The horse chestnut, not to be confused with the true chestnut, is a medium to large tree with a rounded crown. It makes a good landscape tree for parks and large yards, though it can be susceptible to scorch and leaf blotches that somewhat disfigure it. It will do best where it received regular moisture. Showy white flowers appear in mid-spring. Young trees closely resemble Ohio buckeyes.

    Native Area: Balkan regions

    USDA Growing Zones: 3–8

    Height: 50–75 feet

    Sun Exposure: Full sun to part shade

  • 03 of 09

    Red Buckeye (Aesculus pavia)

    closeup of red buckeye

    The Spruce / Evgeniya Vlasova

    This is an excellent small flowering tree for planting as a specimen or in screens and large hedges, producing large panicles of red-to-orange flowers in spring. Like most buckeyes, it prefers somewhat moist soils and will develop leaf scorch in dry conditions. This plant has a clumping habit and forms an irregularly rounded crown. Its fall foliage is not particularly attractive, but the spring flowers will lure hummingbirds.

    Native Area: Eastern North America

    USDA Growing Zones: 4–8

    Height: 12–15 feet

    Sun Exposure: Full sun to part shade

  • 04 of 09

    Yellow Buckeye (Aesculus flava)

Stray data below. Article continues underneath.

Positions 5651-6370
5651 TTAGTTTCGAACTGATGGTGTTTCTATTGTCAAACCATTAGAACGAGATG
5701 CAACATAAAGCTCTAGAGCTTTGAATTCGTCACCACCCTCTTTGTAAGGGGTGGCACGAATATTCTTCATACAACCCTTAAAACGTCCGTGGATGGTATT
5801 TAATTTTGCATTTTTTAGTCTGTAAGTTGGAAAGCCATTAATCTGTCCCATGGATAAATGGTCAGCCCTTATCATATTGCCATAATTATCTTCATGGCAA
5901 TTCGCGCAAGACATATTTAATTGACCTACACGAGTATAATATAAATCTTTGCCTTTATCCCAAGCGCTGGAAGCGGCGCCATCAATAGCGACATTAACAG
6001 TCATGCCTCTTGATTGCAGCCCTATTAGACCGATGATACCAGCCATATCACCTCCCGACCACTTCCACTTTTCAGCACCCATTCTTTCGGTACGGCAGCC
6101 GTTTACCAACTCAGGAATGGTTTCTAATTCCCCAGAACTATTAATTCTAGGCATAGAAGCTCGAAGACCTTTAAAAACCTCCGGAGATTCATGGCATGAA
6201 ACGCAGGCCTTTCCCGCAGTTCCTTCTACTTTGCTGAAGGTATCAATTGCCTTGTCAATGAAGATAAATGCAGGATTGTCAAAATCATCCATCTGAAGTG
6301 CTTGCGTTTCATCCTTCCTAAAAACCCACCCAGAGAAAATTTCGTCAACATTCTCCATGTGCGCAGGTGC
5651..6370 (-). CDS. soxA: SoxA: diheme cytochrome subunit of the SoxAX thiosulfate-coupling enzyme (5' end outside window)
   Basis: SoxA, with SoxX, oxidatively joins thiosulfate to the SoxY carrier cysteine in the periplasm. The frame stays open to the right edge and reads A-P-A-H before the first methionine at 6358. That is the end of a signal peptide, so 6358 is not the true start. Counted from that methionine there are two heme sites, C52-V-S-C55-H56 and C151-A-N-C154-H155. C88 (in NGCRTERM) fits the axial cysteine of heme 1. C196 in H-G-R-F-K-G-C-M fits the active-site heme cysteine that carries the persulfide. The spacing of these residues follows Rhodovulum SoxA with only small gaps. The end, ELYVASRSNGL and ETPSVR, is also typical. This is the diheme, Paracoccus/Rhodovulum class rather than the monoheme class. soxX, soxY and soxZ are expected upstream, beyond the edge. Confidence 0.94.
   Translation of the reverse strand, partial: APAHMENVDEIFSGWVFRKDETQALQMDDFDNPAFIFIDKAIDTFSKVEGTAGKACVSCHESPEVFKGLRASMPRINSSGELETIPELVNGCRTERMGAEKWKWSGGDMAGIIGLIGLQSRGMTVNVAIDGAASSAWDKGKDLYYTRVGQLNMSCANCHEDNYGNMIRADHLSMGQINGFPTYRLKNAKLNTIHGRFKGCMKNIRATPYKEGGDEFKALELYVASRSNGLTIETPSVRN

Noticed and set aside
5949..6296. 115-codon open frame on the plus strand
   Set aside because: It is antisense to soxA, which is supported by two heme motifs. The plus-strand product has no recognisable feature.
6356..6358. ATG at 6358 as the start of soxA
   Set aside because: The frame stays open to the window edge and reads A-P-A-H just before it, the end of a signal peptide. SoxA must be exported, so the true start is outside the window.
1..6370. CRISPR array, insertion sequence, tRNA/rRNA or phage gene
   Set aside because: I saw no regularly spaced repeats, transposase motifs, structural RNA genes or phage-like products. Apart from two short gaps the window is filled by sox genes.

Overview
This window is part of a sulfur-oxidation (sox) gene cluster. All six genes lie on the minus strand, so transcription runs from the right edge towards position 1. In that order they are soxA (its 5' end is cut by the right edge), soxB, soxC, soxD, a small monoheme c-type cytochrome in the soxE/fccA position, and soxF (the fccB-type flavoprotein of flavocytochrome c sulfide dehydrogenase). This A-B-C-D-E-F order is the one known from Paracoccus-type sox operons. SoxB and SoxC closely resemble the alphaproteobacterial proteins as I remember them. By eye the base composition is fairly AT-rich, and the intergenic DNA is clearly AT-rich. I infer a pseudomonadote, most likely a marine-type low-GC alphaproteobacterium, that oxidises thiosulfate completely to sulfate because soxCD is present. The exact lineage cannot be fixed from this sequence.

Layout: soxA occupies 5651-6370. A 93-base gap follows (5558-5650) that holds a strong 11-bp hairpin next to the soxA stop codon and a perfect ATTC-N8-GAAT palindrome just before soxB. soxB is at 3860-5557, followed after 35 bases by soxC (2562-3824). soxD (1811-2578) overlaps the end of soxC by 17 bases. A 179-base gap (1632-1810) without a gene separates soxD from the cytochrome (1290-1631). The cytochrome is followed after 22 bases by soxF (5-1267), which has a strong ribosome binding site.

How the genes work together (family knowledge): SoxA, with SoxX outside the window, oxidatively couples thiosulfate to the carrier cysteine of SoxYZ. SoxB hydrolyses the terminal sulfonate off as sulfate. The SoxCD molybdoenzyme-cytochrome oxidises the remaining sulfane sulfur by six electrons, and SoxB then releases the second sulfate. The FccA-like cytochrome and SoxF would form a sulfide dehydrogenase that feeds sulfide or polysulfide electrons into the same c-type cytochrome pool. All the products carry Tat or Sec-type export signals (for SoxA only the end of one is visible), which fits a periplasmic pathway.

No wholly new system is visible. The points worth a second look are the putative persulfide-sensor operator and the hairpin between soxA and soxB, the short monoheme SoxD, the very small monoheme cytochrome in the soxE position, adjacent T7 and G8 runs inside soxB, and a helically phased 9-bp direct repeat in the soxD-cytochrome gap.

Yellow buckey
    Yellow buckeye

    Missouri Plant Finder

    This is the largest of the native buckeyes, occasionally growing to as much as 90 feet. It is a more trouble-free plant than the Ohio buckeye, but leaf-scorch can still be a problem in arid conditions. It makes a good ornamental shade tree, though it can be somewhat messy. Its oblong-rounded crown, dense growth, yellow spring flowers, and yellow-orange fall color make this one of the most attractive of all the buckeyes.

    Native Area: Eastern North America

    USDA Growing Zones: 4–8

    Height: 50–75 feet

    Sun Exposure: Full sun to part shade

    Continue to 5 of 9 below.
  • 05 of 09

    Bottlebrush Buckeye (Aesculus parviflora)

    Bottlebrush buckeye
    Bottlebrush buckeye

    Missouri Plant Finder

    This deciduous shrub is a good choice for shady locations. It has a multi-stemmed suckering growth habit, but pruning is rarely needed. White flowers with red anthers appear in mid-summer, and the fall color is an attractive yellow. Bottlebrush buckeye makes an excellent specimen plant or it can be planted in masses for shrub borders or islands. This plant is largely trouble-free, though it does prefer moist soil.

    Native Area: Southeastern U.S.

    USDA Growing Zones: 4–8

    Height: 8–12 feet